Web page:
Socio-demographic determinants of informal caregiving: co-resident versus extra-resident care
Faculty of Social Sciences. Sociology
European journal of ageing. - Heidelberg
, p. 3-15
University of Antwerp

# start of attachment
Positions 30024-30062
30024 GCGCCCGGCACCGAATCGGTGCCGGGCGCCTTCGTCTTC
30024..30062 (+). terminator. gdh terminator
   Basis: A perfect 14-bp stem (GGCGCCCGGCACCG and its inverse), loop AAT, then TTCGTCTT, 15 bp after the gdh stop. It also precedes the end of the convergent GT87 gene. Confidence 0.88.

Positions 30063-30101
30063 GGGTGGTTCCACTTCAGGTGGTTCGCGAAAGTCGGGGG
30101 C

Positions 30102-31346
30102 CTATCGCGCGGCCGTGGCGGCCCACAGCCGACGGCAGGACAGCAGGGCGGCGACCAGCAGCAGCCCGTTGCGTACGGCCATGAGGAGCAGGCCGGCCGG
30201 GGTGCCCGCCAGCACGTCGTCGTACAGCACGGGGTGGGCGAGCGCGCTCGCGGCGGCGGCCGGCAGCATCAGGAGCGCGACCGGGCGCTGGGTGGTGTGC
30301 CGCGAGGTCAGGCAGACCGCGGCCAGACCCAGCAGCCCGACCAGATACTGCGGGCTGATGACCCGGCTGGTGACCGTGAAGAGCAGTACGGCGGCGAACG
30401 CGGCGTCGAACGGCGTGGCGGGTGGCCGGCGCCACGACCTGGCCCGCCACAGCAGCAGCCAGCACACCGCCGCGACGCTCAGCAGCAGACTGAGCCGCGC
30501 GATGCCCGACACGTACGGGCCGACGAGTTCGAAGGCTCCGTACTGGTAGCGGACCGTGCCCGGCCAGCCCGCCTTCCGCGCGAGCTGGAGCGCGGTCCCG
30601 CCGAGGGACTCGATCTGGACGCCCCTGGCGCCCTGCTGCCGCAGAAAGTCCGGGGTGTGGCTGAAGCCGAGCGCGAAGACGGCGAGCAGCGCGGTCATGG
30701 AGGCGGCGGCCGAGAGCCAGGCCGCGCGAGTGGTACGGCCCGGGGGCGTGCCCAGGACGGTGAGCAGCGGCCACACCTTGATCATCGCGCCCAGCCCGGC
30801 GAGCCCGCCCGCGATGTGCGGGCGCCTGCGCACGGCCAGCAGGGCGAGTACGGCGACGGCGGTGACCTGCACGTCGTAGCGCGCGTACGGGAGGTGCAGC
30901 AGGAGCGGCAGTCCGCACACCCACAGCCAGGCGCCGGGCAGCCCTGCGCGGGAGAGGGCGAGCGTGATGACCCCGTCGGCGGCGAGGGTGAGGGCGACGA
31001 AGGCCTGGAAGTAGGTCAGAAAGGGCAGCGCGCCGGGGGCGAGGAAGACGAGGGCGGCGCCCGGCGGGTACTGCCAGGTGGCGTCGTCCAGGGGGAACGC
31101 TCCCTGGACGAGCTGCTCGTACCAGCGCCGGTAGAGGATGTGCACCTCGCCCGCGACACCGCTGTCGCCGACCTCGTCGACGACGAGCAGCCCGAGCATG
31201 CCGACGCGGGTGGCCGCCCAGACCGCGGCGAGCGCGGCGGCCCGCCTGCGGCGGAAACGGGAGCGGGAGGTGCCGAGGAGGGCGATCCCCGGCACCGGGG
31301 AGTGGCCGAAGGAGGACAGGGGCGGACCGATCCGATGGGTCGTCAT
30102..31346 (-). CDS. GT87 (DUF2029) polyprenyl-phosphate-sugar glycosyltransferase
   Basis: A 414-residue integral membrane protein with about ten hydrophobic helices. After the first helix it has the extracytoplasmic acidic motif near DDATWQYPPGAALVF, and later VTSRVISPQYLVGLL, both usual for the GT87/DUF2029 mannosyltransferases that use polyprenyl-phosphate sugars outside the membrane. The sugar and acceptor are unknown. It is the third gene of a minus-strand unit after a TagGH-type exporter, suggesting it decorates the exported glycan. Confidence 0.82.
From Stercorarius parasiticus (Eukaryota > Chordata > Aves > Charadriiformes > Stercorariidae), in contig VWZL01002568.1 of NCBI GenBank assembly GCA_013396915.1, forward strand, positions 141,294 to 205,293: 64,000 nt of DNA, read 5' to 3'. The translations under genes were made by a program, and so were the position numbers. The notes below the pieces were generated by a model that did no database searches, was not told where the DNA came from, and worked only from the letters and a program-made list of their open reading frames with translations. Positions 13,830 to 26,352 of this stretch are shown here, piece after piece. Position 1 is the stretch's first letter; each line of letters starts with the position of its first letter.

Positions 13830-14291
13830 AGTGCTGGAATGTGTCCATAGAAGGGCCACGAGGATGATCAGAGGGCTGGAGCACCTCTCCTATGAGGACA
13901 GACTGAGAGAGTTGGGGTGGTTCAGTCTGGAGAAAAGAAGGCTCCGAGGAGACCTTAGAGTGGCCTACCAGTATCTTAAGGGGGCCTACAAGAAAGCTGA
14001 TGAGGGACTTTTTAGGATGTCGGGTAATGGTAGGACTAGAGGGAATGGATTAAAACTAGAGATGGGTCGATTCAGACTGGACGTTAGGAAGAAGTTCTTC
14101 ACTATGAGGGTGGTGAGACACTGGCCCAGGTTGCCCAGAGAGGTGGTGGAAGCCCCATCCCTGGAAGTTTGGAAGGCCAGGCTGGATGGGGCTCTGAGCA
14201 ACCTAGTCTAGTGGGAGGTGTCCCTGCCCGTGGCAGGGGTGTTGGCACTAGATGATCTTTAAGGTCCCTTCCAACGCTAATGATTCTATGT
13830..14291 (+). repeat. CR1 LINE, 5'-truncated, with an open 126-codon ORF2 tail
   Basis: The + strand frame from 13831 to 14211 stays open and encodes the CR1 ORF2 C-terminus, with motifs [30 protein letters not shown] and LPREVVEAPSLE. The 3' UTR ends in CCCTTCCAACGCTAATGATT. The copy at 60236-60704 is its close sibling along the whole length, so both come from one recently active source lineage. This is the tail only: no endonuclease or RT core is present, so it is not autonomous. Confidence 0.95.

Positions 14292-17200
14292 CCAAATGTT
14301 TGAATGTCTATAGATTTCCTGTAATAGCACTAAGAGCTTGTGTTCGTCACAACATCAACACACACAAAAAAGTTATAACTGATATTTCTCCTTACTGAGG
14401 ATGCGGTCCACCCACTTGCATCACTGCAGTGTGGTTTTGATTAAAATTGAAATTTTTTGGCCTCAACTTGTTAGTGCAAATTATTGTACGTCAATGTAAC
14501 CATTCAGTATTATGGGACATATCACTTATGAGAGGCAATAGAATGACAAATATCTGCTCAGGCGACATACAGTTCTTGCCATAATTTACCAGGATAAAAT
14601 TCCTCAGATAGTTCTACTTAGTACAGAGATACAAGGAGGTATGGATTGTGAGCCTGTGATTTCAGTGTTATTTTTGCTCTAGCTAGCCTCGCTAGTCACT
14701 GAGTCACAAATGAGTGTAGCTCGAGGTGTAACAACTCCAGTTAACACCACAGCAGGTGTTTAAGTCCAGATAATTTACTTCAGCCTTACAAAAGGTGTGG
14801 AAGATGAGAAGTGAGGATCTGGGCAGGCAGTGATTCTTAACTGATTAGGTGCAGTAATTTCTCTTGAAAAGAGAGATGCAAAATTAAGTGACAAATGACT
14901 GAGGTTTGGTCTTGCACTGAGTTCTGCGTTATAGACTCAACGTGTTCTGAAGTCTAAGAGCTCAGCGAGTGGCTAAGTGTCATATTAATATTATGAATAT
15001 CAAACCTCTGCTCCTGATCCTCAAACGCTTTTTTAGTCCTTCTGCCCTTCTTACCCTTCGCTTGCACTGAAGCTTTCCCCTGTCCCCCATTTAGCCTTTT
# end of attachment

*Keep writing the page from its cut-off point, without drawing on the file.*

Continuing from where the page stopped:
This article adds to the literature on the supply side of informal care, by examining the socio-demographic determinants of co-resident and extra-resident informal caregiving. Results from the population survey Care in Flanders (N = 2826), provide evidence for a different relationship between socio-demographic characteristics and informal caregiving, according to the location of care. Women, persons living without children and married (vs. unmarried) persons are more likely to be involved in extra-resident care. Involvement in co-resident care on the other hand, is more common among persons in less good health and sharing a household with someone other than a spouse or child, mostly a parent. The relationship between socio-demographic factors and care intensity is not uniform as well: while younger age and having no paid work are related to more intensive caregiving within the household, this is not the case among extra-resident caregivers. Results may be explained by the fact of some groups having more/less access to legitimate excuses for providing less extra-resident care, unequal risks of being confronted with (higher) care needs, as well as selection effects. Overall, our results were weak, pointing to the weakness of a strictly supply based approach in order to predict evolutions in informal care. Future studies should be aware of the differences between co-resident and extra-resident caregiving, taking into account factors from a supply as well as a demand perspective.